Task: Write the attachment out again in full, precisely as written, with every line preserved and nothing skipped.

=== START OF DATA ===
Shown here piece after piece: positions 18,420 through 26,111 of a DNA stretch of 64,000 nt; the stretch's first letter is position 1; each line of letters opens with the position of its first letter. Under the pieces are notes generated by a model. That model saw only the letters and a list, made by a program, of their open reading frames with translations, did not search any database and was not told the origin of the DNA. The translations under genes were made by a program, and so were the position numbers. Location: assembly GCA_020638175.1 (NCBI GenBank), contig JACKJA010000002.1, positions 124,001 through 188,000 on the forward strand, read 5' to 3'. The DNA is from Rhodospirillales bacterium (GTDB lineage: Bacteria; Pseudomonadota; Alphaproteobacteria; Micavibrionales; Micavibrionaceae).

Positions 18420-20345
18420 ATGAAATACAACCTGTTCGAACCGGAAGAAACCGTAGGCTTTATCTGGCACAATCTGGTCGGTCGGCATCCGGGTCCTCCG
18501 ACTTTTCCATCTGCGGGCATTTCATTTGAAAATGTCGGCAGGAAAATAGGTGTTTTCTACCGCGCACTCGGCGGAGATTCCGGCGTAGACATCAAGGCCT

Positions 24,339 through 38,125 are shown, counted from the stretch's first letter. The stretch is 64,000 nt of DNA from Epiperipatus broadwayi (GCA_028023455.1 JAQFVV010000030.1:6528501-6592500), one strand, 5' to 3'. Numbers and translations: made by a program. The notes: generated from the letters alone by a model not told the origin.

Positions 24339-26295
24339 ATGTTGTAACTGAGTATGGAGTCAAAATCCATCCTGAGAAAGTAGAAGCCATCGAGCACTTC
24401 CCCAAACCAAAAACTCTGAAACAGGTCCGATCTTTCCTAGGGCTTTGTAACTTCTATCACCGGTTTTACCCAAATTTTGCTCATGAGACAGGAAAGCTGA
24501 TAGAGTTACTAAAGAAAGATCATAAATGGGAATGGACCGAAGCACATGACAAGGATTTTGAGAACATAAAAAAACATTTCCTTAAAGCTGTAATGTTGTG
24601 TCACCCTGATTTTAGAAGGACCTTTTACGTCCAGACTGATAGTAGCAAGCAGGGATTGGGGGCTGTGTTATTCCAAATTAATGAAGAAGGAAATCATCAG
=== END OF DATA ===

Shown here piece after piece: positions 18,420 through 26,111 of a DNA stretch of 64,000 nt; the stretch's first letter is position 1; each line of letters opens with the position of its first letter. Under the pieces are notes generated by a model. That model saw only the letters and a list, made by a program, of their open reading frames with translations, did not search any database and was not told the origin of the DNA. The translations under genes were made by a program, and so were the position numbers. Location: assembly GCA_020638175.1 (NCBI GenBank), contig JACKJA010000002.1, positions 124,001 through 188,000 on the forward strand, read 5' to 3'. The DNA is from Rhodospirillales bacterium (GTDB lineage: Bacteria; Pseudomonadota; Alphaproteobacteria; Micavibrionales; Micavibrionaceae).

Positions 18420-20345
18420 ATGAAATACAACCTGTTCGAACCGGAAGAAACCGTAGGCTTTATCTGGCACAATCTGGTCGGTCGGCATCCGGGTCCTCCG
18501 ACTTTTCCATCTGCGGGCATTTCATTTGAAAATGTCGGCAGGAAAATAGGTGTTTTCTACCGCGCACTCGGCGGAGATTCCGGCGTAGACATCAAGGCCT

Positions 24,339 through 38,125 are shown, counted from the stretch's first letter. The stretch is 64,000 nt of DNA from Epiperipatus broadwayi (GCA_028023455.1 JAQFVV010000030.1:6528501-6592500), one strand, 5' to 3'. Numbers and translations: made by a program. The notes: generated from the letters alone by a model not told the origin.

Positions 24339-26295
24339 ATGTTGTAACTGAGTATGGAGTCAAAATCCATCCTGAGAAAGTAGAAGCCATCGAGCACTTC
24401 CCCAAACCAAAAACTCTGAAACAGGTCCGATCTTTCCTAGGGCTTTGTAACTTCTATCACCGGTTTTACCCAAATTTTGCTCATGAGACAGGAAAGCTGA
24501 TAGAGTTACTAAAGAAAGATCATAAATGGGAATGGACCGAAGCACATGACAAGGATTTTGAGAACATAAAAAAACATTTCCTTAAAGCTGTAATGTTGTG
24601 TCACCCTGATTTTAGAAGGACCTTTTACGTCCAGACTGATAGTAGCAAGCAGGGATTGGGGGCTGTGTTATTCCAAATTAATGAAGAAGGAAATCATCAG